Rajeev Masand – movies that matter : from bollywood, hollywood and everywhere else

December 5, 2014

The write choice

Filed under: Our FIlms — Rajeev @ 8:38 pm

December 05, 2014

Cast: Mayank Tewari, Naveen Kasturia, Aditi Vasudev, Karan Mirchandani, Dilip Prabhavarkar

Director: Amit Masurkar

There’s not much by way of a groundbreaking plot in debutant writer-director Amit Masurkar’s Sulemani Keeda, but this tale of two struggling screenwriters seeking a break in Bollywood feels surprisingly astute. Anyone who’s spent an evening hanging out at one of Versova’s many coffee shops – where scripts are being banged out at every second table, and starry-eyed acting hopefuls persuade casting touts for “one chance only” – will likely recognize the world the filmmakers have set up, and possibly the characters that inhabit it too.

Roommates and writing-partners Mainak (Mayank Tewari) and Dulal (Naveen Kasturia) wander around the offices of top producers trying to hawk their script, but they’re repeatedly told they don’t have what it takes. Shooed away by everyone from Mahesh Bhatt to Amrita Rao, the pair catch a lucky break when they’re hired by a highly strung, Tarkovsky-loving son of a leading Bollywood producer to write an “out of the box” film for his acting debut.

When they aren’t brainstorming over new scenes for this script, Mainak and Dulal lurk around bookstores and poetry readings in the hope of picking up girls. It’s at one such gathering that the brooding introverted Dulal meets beautiful photographer Ruma (an excellent Aditi Vasudev), who encourages him to open his mind instead of selling out.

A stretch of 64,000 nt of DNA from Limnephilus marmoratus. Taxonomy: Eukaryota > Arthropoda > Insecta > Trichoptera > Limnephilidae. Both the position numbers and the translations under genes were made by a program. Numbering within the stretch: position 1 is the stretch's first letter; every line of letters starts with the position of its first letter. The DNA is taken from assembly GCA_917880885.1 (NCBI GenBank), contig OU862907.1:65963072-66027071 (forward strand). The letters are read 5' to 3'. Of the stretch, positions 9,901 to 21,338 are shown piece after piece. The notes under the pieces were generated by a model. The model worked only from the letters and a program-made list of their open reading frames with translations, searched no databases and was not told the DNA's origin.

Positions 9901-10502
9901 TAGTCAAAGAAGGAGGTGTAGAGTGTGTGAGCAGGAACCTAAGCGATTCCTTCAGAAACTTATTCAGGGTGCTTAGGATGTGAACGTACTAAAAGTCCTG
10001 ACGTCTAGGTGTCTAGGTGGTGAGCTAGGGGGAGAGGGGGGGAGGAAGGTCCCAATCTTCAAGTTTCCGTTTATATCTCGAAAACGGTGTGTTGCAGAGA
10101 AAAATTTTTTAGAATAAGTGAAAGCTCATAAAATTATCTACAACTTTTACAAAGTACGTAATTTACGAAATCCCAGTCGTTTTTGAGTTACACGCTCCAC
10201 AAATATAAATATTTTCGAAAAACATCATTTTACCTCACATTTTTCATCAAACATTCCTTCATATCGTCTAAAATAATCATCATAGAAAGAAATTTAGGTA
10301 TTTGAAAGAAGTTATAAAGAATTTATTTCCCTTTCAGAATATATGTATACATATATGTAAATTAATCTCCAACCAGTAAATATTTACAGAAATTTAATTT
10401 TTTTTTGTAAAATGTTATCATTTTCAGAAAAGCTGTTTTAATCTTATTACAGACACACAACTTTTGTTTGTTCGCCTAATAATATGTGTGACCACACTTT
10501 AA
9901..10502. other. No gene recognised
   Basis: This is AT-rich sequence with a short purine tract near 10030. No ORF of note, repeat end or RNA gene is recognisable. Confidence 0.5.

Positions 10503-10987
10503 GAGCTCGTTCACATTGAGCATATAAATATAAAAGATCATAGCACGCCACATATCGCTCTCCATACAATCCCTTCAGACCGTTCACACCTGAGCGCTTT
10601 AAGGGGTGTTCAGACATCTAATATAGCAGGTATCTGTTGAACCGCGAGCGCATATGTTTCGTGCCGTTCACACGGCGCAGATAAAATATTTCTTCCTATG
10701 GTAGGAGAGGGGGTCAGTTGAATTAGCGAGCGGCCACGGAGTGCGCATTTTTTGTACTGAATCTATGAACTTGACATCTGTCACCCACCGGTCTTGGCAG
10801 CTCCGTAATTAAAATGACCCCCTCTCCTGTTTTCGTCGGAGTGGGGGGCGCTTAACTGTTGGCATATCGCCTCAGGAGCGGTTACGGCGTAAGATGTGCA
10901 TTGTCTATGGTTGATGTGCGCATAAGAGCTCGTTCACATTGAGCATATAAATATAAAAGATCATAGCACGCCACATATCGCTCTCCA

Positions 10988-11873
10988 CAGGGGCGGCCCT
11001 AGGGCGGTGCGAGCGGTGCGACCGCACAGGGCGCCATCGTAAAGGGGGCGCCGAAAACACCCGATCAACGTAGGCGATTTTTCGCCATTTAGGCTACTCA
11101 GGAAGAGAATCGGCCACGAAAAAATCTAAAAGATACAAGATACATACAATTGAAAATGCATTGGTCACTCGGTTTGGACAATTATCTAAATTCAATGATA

Refreshingly authentic in its portrayal of friendship between grown men, and mature in the manner that it addresses the dashing of one’s dreams, Sulemani Keeda strikes a nice balance between cheeky humor and genuine anguish. The arguments between our protagonists, appropriately sprinkled with cheap profanities, never ring untrue. Much like the performances of Tewari and Kasturia, who’re so natural on screen it’s hard to believe they’re playing roles.

The film coasts along smoothly for the most part of its 90-minute running time, except for the flabby, repetitive middle portion in which Dulal and Ruma engage in profound conversations each time they meet. Slickly shot, capturing a real, lived-in feel of the city, this is a charming little indie that manages to say something important, while never forgetting to make you laugh. I’m going with three out of five for Sulemani Keeda. Give it a chance.

(This review first aired on CNN-IBN)

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